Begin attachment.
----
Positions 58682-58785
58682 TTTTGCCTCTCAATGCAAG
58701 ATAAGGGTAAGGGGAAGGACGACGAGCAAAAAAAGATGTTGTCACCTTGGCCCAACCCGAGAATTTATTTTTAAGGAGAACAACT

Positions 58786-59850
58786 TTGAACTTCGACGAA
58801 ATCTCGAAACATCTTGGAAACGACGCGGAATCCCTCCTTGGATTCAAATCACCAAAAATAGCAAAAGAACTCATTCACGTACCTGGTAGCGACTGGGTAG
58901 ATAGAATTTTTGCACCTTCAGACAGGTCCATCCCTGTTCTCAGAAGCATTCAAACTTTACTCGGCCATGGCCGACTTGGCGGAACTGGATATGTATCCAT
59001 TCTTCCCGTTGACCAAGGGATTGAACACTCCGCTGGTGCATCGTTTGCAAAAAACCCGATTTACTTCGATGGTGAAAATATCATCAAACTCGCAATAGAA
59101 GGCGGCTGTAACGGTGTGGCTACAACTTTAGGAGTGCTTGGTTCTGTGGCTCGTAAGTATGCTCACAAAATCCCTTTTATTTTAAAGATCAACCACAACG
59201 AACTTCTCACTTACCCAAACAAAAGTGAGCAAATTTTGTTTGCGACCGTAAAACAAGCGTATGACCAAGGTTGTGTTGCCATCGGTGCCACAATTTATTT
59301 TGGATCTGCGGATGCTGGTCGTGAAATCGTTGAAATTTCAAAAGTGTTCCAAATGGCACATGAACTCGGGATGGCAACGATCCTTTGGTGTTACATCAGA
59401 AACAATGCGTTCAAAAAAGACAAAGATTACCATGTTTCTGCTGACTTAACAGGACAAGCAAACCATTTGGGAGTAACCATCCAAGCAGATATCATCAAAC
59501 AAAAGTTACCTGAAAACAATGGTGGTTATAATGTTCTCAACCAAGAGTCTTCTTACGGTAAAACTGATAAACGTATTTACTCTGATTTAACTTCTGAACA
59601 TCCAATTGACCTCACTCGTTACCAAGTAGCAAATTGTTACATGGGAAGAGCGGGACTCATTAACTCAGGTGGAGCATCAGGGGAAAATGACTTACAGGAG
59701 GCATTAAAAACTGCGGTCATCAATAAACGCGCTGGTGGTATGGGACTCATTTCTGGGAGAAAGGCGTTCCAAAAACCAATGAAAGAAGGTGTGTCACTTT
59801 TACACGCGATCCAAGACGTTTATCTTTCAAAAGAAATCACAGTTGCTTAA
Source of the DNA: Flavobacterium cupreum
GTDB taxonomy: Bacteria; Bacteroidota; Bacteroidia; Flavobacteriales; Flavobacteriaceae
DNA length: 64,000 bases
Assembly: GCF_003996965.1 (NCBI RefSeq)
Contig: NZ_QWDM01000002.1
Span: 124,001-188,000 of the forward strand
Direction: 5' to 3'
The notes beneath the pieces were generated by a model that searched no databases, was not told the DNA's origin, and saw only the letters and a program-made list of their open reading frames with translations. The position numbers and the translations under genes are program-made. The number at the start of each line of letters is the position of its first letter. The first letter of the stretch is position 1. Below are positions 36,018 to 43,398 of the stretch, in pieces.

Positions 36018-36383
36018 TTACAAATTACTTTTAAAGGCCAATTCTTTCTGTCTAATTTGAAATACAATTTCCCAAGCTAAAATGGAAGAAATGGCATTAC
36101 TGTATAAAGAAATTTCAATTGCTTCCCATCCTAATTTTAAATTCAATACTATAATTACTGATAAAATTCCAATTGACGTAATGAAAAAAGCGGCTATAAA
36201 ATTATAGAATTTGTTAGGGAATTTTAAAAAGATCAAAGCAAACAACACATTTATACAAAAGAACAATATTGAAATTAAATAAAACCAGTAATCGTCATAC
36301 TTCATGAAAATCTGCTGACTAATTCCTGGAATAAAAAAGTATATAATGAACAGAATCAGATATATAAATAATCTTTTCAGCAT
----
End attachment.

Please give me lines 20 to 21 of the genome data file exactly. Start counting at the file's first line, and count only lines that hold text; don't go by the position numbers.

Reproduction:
Assembly: GCF_003996965.1 (NCBI RefSeq)
Contig: NZ_QWDM01000002.1